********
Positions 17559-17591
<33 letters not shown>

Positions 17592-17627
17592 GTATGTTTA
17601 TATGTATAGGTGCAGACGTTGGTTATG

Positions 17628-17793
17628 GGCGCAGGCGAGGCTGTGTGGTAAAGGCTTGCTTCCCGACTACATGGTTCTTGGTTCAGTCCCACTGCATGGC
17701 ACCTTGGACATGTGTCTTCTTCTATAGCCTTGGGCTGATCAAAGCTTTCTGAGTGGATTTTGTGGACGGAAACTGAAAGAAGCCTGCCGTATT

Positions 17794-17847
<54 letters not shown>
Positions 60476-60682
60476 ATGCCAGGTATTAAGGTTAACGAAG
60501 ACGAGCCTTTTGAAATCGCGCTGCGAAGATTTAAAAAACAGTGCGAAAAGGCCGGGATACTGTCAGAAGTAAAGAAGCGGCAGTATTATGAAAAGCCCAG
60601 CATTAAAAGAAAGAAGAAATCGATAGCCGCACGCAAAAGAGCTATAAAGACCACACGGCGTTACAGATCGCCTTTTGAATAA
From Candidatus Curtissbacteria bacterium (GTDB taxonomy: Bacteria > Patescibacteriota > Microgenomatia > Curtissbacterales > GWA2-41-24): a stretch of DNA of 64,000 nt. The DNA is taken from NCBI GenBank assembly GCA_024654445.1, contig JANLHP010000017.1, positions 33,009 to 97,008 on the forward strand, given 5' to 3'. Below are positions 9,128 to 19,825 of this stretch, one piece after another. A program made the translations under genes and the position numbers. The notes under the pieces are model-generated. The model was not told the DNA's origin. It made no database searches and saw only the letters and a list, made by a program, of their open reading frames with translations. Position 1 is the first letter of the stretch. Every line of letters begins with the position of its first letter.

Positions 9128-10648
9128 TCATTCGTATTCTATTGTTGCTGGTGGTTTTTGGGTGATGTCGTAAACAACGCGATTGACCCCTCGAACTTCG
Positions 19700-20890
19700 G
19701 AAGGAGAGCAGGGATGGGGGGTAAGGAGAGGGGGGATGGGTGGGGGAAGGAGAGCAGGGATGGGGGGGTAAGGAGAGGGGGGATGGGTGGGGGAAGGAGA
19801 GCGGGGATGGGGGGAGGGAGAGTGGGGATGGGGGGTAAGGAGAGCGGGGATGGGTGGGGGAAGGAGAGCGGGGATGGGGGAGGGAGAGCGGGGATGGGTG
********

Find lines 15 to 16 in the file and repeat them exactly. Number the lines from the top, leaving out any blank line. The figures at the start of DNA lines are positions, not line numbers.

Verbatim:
From Candidatus Curtissbacteria bacterium (GTDB taxonomy: Bacteria > Patescibacteriota > Microgenomatia > Curtissbacterales > GWA2-41-24): a stretch of DNA of 64,000 nt. The DNA is taken from NCBI GenBank assembly GCA_024654445.1, contig JANLHP010000017.1, positions 33,009 to 97,008 on the forward strand, given 5' to 3'. Below are positions 9,128 to 19,825 of this stretch, one piece after another. A program made the translations under genes and the position numbers. The notes under the pieces are model-generated. The model was not told the DNA's origin. It made no database searches and saw only the letters and a list, made by a program, of their open reading frames with translations. Position 1 is the first letter of the stretch. Every line of letters begins with the position of its first letter.

Positions 9128-10648